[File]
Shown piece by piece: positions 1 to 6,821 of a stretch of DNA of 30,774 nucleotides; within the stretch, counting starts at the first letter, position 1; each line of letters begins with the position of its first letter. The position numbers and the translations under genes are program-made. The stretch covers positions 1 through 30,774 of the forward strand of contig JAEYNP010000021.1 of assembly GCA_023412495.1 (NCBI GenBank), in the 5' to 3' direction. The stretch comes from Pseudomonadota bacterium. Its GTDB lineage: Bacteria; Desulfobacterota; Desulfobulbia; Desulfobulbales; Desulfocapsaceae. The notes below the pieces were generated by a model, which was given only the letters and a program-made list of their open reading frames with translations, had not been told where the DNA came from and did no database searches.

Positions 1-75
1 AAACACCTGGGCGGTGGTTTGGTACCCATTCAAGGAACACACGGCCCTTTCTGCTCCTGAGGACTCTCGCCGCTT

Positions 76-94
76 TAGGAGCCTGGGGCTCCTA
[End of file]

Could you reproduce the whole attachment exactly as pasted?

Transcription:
Shown piece by piece: positions 1 to 6,821 of a stretch of DNA of 30,774 nucleotides; within the stretch, counting starts at the first letter, position 1; each line of letters begins with the position of its first letter. The position numbers and the translations under genes are program-made. The stretch covers positions 1 through 30,774 of the forward strand of contig JAEYNP010000021.1 of assembly GCA_023412495.1 (NCBI GenBank), in the 5' to 3' direction. The stretch comes from Pseudomonadota bacterium. Its GTDB lineage: Bacteria; Desulfobacterota; Desulfobulbia; Desulfobulbales; Desulfocapsaceae. The notes below the pieces were generated by a model, which was given only the letters and a program-made list of their open reading frames with translations, had not been told where the DNA came from and did no database searches.

Positions 1-75
1 AAACACCTGGGCGGTGGTTTGGTACCCATTCAAGGAACACACGGCCCTTTCTGCTCCTGAGGACTCTCGCCGCTT

Positions 76-94
76 TAGGAGCCTGGGGCTCCTA